Infamous Ponzi-scheme swindler Bernie Madoff died in prison at the age of 82 yesterday… Good riddance.
In case you’re not familiar, he was the epicenter of an epic embezzlement that filched fortunes from the ultra-wealthy… totaling possibly as much as $36 billion.
Like many who broke bad, he started off legitimately. In the 1960s and ‘70s, he and his brother’s firm served as a market maker for the National Quotation Bureau’s over-the-counter securities — the OTC market, or “Pink Sheets,” in trader parlance.
To keep up with larger firms in the 1980’s, they were forced to automate their operation and began using computer software to disseminate quotes. That technology they helped develop was eventually adopted by the National Association of Securities Dealers — now known as FINRA — to distribute automated bid-ask spreads to brokers.
Eventually, that system became the world’s first electronic stock market, which you will probably know by its acronym.
It’s the National Association of Securities Dealers Automated Quotes… now known as the Nasdaq.
As you could imagine, raising money became easy for Madoff after that.
His sales pitch was simple… He guaranteed returns of 18-20% per year for his clients.
The supposed investment strategy was to buy 30-35 blue-chip stocks in the S&P 500, then sell short-dated out-of-the-money calls on the index, using the proceeds to buy long-dated out-of-the-money puts on the index.
That strategy, called a collar, can serve to limit downside to a portfolio.
However, you’ve got to have a portfolio first.
As it turned out, Madoff never invested the money he raised. Instead, he chucked it in his business account at Chase Bank (now JP Morgan Chase) and withdrew money from the account when clients requested redemptions.
At his trial, he testified that he hadn’t actively traded since 1991. And the “returns” he was showing to his investors were completely fabricated — cranked out on an old IBM computer.
How was he able to pull it off?
Well for starters, his firm was still one of the biggest broker-dealers in the market. And most people assumed that his steady 10% annual returns on average were achievable because he was front running all those clients.
But closer examination would later prove that for the sheer amount of trading Madoff was purported to do, he would have had to buy more options on the Chicago Board Options Exchange than actually existed.
Famed hedge fund Renaissance Technologies got suspicious on that matter back in 2003 and pulled money out.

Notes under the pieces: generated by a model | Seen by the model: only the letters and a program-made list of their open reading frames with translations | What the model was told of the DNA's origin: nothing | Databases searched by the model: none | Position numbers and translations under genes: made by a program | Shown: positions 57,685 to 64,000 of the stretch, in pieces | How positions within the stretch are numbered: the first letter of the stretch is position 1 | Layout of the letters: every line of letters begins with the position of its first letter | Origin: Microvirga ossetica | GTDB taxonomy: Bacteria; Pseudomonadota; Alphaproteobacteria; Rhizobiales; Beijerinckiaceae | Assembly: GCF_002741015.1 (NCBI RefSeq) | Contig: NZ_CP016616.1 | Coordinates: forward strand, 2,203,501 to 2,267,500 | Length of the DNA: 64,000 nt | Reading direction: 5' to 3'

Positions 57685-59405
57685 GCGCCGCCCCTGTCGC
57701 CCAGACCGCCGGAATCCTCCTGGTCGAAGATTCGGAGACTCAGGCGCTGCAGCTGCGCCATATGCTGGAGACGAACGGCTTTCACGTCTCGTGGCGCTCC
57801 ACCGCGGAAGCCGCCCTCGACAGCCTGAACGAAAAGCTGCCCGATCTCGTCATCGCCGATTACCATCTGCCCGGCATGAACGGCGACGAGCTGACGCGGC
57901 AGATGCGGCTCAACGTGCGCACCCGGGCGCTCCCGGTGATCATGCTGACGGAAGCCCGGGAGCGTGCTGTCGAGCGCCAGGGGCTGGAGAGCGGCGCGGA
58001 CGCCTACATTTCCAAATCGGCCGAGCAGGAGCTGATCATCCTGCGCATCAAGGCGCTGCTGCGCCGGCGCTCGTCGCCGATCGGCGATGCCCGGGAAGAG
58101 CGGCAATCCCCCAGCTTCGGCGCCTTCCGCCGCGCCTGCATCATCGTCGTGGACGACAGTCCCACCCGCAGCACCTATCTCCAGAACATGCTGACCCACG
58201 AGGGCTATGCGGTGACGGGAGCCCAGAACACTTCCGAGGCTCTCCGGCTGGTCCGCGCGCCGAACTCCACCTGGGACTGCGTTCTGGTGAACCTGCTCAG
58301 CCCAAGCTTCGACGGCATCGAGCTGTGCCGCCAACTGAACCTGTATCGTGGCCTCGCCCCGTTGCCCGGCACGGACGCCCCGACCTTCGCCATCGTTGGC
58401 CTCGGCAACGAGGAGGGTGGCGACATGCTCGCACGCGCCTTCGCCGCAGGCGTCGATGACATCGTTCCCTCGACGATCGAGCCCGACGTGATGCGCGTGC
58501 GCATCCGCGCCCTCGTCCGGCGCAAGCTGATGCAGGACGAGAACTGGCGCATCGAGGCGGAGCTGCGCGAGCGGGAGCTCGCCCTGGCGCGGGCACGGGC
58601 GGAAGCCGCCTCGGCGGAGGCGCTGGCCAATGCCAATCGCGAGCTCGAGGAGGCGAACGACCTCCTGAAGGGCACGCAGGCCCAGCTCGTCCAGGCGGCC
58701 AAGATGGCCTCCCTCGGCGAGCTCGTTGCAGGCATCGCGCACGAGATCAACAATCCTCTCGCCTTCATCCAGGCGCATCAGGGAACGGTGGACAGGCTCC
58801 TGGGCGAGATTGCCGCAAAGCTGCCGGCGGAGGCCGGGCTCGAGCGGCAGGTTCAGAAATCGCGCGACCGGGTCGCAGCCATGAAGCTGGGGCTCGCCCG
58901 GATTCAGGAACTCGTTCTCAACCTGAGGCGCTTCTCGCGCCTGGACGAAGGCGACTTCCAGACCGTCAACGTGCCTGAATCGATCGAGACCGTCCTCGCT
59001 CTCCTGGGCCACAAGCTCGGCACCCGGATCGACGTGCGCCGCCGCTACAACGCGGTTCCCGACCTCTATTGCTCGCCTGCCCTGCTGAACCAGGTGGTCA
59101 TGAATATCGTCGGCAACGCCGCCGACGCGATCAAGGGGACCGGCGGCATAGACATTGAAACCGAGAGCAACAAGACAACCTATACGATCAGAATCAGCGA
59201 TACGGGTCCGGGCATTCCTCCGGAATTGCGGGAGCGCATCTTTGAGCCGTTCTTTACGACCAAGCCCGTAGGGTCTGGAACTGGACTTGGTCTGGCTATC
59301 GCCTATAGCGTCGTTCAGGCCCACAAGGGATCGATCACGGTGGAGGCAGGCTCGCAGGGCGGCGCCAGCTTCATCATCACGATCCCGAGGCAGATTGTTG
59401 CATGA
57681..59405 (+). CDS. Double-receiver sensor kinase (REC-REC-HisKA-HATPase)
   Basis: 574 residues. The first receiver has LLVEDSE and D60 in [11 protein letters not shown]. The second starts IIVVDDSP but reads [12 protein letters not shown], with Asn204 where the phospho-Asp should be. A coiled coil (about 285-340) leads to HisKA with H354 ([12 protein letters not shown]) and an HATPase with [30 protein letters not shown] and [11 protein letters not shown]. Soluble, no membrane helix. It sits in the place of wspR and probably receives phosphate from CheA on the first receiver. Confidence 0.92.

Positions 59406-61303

But others weren’t so lucky.
In total, about 50% of the fund has been returned to investors to date. But the real moral of the story here is that nobody can guarantee investment success.
There isn’t a stock picker out there who has a perfect record. And if they happen to tell you they do… That’s when you can stop listening.
I typically think of a “good” track record as one that has a win rate of over 60-65% and generates returns consistent with or above current markets.
And in the spirit of accountability — not to mention that I just passed my one-year anniversary here at Venture Society — I felt it was a good time to review how good my judgment was over the past year.
There were some hits, most notably taser competitor WRAP Technologies Inc. (Nasdaq: WRAP) and rare earth miner MP Materials Corp. (NYSE: MP), which posted gains of 72% and 90%, respectively, during coverage, each in under a month.
There were lots of misses too. I got emerging markets and oil consistently wrong in the middle half of last year. And 10% trailing stops bailed me out way too many times.
Source: Venture Society, Seawolf Research
Apologies for the black line — there were a lot of trades, so I had to stretch this out over two screens to capture it.
But in general, a roughly 70% win rate is pretty decent, I managed to outpace the market on an annualized basis, and my process improved over time.
This also gives me a chance to address some older recommendations that either haven’t stopped out or I never officially closed — the list of which is below.
Source: Venture Society, Seawolf Research (Red denotes short position)
The win rate has definitely improved this year…
At first glance, I can say that the U.S. Dollar just isn’t ready to rip yet, and tanker rates are falling off their recent peak.
So, the first things I would take out of the recs here are Proshares UltraShort Euro (NYSEArca: EUO) and the oil/refined product tanker stocks Scorpio Tankers Inc. (NYSE: STNG) and DHT Holdings Inc. (NYSE: DHT).
I think I’ll also take out ProShares Ultra Silver (NYSEArca: AGQ) as well, as precious metals just aren’t performing of late.
But the rest can stay as they either pay nice dividends or have yet to hit their highs.
And while I’m at it, I would even say that picking up new 0.25 stakes in both Spirit Airlines Inc. (NYSE: SAVE) and AdvisorShares Pure US Cannabis ETF (NYSEArca: MSOS) looks pretty good here.
Both have fundamental reasons to go up for at least the next couple of months, if not longer.
In the meantime, it’s back to the grind for me… After all, markets never sleep.
All the best,